by summer intern Miriam Hanson -
"Do not, therefore, abandon that confidence of yours; it brings a great reward. For you need endurance, so that when you have done the will of God, you may receive what was promised." – Hebrews 10:35-36
In the weeks leading up to my time at Messiah, and even in the first few days here, I anticipated that this summer would be a "no-strings-attached" kind of opportunity: I would arrive in this new, West Coast city, I would settle into a professional, working relationship with people, and I would learn a lot about ministry, namely, that congregational work wasn't the calling for me. I really wanted that last caveat to be true. I really wanted to dislike working in a congregational setting, and quite honestly, I was hoping that I would kind of hate ministry work in general.In fact, I had been attempting to do a lot of bargaining with God to make that happen in recent months.
After all, the business of souls is messy: People are messy, both literally and in a more figurative, emotional, uniquely human way. They argue over stupid things, they all work on different timetables, and they don't all think on the same wavelength. Perhaps most frustratingly of all, they often cause a lot of problems as they attempt to see their well-intentioned ideas into fruition, and you can't get mad at someone who is well intentioned. We are a messy bunch. So why would anyone want to work – or worse, want to lead – amidst that chaos? And why would God have picked me (the introvert who has a penchant for happily proclaiming that she hates people) for that kind of task, that kind of life? My plans for an unattached summer seemed ideal: I wouldn't have to get caught up in all that mess, and in 10 short weeks God and I would be on the same page: One where I didn't have to do congregational ministry.
Except somehow I got swept into the family on Day One. Barely 2 hours after I had pulled into Lloyd and Dorothy Summers' driveway, I had been invited to attend Theology Uncorked. Another 3 hours later, and my car was only partially unloaded when we left for the winery and I experienced the first of many "Welcome to Messiah" moments. The rest of the summer wasn't much different: Always getting swept into an unplanned meeting, or a last-minute dinner invitation, or an unexpected conversation. I suppose I really shouldn't have been surprised; isn't that who God is and what God is always doing? Being and bringing us the unexpected?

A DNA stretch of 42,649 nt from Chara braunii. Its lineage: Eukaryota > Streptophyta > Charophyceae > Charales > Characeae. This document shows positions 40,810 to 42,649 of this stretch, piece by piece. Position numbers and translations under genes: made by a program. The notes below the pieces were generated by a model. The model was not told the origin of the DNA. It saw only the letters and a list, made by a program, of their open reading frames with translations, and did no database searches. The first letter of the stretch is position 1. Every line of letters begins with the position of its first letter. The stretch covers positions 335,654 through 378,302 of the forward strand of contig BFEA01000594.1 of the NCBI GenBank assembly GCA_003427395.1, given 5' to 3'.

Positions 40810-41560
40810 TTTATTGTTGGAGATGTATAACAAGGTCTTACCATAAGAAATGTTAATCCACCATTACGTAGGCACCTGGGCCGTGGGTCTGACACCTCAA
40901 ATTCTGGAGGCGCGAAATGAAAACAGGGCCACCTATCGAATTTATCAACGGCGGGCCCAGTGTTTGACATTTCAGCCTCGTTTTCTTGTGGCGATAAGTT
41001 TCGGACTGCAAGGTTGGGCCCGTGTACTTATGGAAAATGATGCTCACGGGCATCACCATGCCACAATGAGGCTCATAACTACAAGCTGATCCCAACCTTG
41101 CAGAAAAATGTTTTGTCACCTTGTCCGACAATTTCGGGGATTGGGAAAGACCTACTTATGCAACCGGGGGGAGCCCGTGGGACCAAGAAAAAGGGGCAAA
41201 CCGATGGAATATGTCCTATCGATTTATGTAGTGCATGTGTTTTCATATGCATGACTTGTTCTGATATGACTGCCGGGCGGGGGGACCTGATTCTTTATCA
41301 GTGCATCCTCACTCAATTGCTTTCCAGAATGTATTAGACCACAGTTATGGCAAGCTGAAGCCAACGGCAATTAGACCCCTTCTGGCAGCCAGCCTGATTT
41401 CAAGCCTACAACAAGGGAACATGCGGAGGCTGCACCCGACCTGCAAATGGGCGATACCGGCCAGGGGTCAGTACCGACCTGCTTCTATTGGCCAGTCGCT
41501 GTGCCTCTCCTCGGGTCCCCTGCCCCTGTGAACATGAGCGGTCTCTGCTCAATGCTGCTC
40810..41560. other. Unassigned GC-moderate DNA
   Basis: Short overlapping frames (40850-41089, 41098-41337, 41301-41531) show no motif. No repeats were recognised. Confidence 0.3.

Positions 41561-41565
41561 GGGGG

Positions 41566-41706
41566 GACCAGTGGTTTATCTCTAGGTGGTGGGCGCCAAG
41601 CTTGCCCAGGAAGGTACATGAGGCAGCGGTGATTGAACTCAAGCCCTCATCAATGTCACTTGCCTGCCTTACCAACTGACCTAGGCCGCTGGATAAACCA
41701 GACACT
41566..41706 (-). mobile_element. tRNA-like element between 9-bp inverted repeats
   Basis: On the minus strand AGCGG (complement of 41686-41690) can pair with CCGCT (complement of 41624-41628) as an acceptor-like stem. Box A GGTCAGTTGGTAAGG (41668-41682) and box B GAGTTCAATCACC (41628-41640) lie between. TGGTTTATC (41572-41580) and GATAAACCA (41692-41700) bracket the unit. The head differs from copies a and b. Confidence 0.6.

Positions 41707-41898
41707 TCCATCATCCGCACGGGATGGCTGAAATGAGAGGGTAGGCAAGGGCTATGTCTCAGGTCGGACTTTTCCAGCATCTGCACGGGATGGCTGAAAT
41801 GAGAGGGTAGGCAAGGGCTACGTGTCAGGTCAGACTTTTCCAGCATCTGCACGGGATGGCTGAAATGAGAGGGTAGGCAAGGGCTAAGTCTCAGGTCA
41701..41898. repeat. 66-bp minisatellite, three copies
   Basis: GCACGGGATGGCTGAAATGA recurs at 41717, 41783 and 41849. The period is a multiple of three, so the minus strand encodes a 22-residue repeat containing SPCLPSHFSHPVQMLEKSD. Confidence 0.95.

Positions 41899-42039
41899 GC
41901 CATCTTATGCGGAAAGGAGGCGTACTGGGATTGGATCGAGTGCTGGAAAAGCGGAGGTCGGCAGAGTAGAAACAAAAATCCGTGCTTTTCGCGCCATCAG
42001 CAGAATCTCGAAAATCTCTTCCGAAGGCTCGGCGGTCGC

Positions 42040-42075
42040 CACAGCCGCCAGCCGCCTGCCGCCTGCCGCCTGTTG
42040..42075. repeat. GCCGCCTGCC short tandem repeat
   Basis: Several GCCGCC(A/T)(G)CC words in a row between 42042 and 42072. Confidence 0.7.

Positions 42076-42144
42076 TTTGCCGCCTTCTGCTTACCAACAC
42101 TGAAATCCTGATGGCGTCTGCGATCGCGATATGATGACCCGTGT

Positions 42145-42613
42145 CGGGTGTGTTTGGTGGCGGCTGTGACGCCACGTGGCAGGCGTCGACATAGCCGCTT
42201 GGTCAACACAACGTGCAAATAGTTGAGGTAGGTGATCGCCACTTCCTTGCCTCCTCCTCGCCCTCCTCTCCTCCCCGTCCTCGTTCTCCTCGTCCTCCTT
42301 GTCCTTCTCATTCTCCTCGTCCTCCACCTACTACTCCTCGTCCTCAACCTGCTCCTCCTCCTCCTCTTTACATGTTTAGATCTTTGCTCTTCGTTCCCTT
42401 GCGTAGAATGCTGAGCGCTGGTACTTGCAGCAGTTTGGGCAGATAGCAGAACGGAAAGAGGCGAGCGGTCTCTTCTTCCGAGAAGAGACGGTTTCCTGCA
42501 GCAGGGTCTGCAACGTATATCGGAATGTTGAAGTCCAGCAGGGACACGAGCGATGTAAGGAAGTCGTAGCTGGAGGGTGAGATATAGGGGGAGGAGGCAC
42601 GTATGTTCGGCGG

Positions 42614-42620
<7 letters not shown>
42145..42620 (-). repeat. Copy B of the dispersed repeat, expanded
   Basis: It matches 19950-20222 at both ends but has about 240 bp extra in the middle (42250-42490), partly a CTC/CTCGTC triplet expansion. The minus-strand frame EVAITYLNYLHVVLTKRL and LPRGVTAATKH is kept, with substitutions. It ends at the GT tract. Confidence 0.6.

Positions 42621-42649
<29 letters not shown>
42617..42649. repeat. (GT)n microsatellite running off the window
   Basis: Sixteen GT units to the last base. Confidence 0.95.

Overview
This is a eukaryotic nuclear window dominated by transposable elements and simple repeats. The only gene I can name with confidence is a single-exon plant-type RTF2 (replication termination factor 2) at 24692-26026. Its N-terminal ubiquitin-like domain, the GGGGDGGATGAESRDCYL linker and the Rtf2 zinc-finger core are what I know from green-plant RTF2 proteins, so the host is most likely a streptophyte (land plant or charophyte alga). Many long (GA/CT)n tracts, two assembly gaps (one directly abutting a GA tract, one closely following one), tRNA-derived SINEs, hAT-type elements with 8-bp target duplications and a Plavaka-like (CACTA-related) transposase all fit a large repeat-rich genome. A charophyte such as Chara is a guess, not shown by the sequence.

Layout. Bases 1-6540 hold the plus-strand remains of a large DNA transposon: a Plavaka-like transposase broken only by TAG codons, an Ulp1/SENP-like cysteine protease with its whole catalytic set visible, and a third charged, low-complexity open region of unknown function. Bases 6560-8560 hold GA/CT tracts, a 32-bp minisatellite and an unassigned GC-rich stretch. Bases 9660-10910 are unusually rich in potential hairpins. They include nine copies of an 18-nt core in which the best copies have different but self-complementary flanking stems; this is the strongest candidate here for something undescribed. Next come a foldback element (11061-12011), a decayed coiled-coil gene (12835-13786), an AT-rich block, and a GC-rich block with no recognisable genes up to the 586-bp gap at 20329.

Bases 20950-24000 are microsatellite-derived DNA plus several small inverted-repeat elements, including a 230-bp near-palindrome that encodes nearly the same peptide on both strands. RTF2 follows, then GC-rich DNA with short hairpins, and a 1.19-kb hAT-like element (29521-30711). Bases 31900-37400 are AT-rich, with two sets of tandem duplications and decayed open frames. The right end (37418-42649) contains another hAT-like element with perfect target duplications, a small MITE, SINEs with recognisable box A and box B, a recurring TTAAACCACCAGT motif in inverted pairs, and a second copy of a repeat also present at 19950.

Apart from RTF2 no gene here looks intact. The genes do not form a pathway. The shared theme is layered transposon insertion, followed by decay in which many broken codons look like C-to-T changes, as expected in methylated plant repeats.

I learned that lesson best in my last weeks here, but without the experiences of those first days it would have never sunk in. Those days were followed by first hospital visits, first home visits, first opportunities for writing liturgy and leading worship. After packing all those "firsts" into 10 weeks, I had hoped that God and I would be on the same page. And from my vantage point of week 9.5, it looks like we are, except we're on God's page rather than on the one that I had picked out. Somehow God always seems to be a better writer than I am, infuriating as that tends to be, and God's ideas of how the chapters of my life should begin always work out better than my own. It is a lesson that I have learned over and over again, but each time I start a new chapter and encounter another set of first days, I always seem to need a reminder.
So, while my time at Messiah has come to an end, I know that there will always be new first days ahead: First day of my year in service with the Lutheran Volunteer Corps. First day in my new host city of Omaha. First day of seminary, a day I didn't want to ever happen and now can't wait to encounter. Life changes, and I will always have other "firsts," but because of what I have been able to experience this summer, because of the kindness and encouragement that this community has poured out upon me, because of who you are and what you embody as "Messiah," I get to walk into all of these other firsts with an even better first to accompany me: First time finally feeling confident in the life and work to which God is calling me, and that "first" is going to make all the difference. Know how grateful I am for all of you, and how excited I am to carry all of these first experiences made here at Messiah into my next chapter. Thank you.